Who′s allowed to sell ′Macedonian wine′? | Europe| News and current affairs from around the continent | DW | 24.03.2019
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Who's allowed to sell 'Macedonian wine'?

The Prespa agreement has put an end to the decades-old name dispute between Greece and North Macedonia, but it hasn't settled every related question. For example: Who has the right to sell "Macedonian wine" now?

Crucial questions in the Prespa agreement, which only came into force a few weeks ago, have still not been clarified sufficiently, if at all. Regarding the use of commodity brands and brand names, the agreement only stipulates that both sides should try, in the context of an open and "honest dialogue," to reach a mutual agreement. A group of international experts is supposed to help with this, and to deliver results within the next three years.

However, this means fresh tensions are inevitable. There was a foretaste of this at the international wine trade fair Prowein in Düsseldorf, which took place from March 17-19. The association Wines of Macedonia (WoM) represents winemakers from North Macedonia, and its participation had Greek exhibitors up in arms. In the run-up to the trade fair, they complained to Prowein and demanded that WoM abide by the Prespa agreement and its terms.

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The question of patents

"What we want is for the wines from North Macedonia to be called just that, and for our wines to be called Macedonian wines, which is how they've been patented at the EU level for 20 years now," says Stelios Boutaris. He's one of the best-known winemakers in Greece, the son of Yannis Boutaris, founder of Boutaris Wines and mayor of Thessaloniki. "Macedonian wine" is indeed an EU-registered product with so-called "Protected Geographical Indication," like Thuringian bratwurst. This means that only wines from the region of Macedonia in Greece, and made from very specific varieties of grape, are allowed to bear this name.

WoM, however, interprets things differently. "We have been selling wines from Macedonia for decades," it says, "and we hope we will still be able to do this in 10 or 20 years' time.” A representative of WoM, who asked to remain anonymous, said that all parties should be allowed to use the label "Wines of Macedonia," i.e. the Greeks, people from North Macedonia —and even producers in Bulgaria, where part of the ancient kingdom of Macedonia also lay.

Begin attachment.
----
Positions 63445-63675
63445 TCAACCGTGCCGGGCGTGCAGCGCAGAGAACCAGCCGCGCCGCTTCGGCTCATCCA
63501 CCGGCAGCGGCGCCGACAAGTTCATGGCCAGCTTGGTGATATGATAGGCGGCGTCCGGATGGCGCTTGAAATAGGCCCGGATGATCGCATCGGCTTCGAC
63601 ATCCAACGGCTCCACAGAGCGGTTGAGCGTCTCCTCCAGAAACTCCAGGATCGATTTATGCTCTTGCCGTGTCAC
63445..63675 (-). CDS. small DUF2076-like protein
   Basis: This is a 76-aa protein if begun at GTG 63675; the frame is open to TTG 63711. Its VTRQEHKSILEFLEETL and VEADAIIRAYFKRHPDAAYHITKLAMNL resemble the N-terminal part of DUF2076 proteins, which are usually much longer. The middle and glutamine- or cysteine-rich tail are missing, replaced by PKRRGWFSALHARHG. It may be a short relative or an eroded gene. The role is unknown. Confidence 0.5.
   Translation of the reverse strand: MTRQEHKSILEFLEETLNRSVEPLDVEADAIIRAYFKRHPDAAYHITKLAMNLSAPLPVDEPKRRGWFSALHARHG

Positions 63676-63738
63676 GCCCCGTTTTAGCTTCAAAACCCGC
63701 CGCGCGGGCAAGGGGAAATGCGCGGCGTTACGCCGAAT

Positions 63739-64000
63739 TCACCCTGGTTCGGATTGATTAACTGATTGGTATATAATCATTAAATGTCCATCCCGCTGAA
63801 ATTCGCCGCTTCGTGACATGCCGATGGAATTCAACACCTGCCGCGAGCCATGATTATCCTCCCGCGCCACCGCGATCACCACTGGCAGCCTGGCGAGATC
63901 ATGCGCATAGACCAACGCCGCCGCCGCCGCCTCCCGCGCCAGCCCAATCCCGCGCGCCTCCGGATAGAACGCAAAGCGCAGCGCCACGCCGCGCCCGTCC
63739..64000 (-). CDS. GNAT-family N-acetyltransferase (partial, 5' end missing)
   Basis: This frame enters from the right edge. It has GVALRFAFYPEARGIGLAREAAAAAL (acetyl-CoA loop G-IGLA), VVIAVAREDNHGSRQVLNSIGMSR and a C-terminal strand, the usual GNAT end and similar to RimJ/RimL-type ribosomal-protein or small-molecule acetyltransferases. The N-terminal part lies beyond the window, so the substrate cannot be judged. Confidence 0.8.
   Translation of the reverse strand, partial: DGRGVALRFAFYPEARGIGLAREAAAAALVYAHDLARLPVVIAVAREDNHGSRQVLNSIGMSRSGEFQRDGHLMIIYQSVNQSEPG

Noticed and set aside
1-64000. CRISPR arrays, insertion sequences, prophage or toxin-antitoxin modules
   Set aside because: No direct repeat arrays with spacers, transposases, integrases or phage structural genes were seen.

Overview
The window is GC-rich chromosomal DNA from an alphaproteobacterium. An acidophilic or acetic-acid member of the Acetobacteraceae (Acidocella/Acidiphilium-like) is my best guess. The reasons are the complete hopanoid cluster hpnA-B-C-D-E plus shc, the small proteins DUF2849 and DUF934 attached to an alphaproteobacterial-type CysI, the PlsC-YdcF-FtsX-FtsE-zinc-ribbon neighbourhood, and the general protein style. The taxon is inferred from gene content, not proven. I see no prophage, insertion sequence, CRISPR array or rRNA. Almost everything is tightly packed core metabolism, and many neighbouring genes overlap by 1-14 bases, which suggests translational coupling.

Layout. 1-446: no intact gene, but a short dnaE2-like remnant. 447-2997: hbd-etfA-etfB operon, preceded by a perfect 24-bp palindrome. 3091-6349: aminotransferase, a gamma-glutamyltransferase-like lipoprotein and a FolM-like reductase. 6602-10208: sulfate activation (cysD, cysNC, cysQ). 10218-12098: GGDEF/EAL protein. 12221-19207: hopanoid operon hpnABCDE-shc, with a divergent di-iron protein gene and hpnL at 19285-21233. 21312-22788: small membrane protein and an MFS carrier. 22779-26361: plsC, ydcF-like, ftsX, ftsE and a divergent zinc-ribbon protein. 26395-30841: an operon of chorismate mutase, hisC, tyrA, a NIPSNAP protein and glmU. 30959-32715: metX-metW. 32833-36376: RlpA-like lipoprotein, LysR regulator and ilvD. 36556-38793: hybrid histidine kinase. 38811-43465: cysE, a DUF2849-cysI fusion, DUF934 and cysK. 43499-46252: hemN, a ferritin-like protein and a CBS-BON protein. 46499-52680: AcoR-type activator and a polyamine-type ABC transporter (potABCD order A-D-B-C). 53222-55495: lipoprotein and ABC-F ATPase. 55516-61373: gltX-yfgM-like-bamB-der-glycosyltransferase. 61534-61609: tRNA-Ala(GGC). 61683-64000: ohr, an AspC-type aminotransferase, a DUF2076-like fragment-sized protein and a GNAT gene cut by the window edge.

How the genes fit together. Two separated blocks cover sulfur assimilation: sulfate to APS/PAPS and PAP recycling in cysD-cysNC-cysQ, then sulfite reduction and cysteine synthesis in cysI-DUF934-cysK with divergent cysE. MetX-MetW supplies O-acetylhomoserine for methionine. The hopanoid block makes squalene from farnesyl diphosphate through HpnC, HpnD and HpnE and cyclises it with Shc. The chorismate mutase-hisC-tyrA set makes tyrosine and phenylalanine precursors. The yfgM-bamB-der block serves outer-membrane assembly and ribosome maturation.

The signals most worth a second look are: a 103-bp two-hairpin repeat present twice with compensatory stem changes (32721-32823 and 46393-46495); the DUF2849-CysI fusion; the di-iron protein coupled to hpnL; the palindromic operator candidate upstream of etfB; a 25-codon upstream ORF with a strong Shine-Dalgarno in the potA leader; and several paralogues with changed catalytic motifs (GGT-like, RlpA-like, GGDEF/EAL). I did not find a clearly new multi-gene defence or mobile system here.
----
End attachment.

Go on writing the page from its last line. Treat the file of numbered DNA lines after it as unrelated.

In that case, though, how would the consumer be able to distinguish the different products correctly? "Quite simply: The country of origin is always stated on the label. In this case, 'Product of North Macedonia' or ‘Product of Greece.'" A wine producer from North Macedonia suggests that they could take the Germans, French and Luxembourgers as an example: "The Moselle river passes through all three countries, so all of them are entitled to sell Moselle wines."

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Wine on a supermarket shelf (picture alliance/maxppp)

Winemakers from Greece and North Macedonia hope things will be as clear as they are with French wines

Registered and protected brands

These and other arguments are sure to be presented when the negotiations envisaged by the Prespa agreement take place between the two sides in the near future. However, these certainly won't be easy. In theory, the Greek side holds the better cards. It can refer to the fact that the appellation "Macedonian wines" has already been a registered and protected brand for two decades. Greek winemakers are also saying that Greece could threaten to block North Macedonia's bid to join the European Union if it doesn't concede.

The small Balkan country won't give up that easily, though. It may not have a comparable legal argument, but it could use purely economic reasoning. In recent decades, North Macedonia has fought for and secured a strong market policy position. Even Greek vintners admit that "if you ask Germans about 'wine from Macedonia,' most will point to what is now North Macedonia, not Greece." They say that this is the result of an export-oriented strategy, which the Greeks did not pursue with equal vigor.

However, despite their divergent positions and the expectation of tensions, wine producers from both Greece and North Macedonia remain confident. Speaking to DW, they concluded that a solution had to be found, because it would be to the advantage of both sides.

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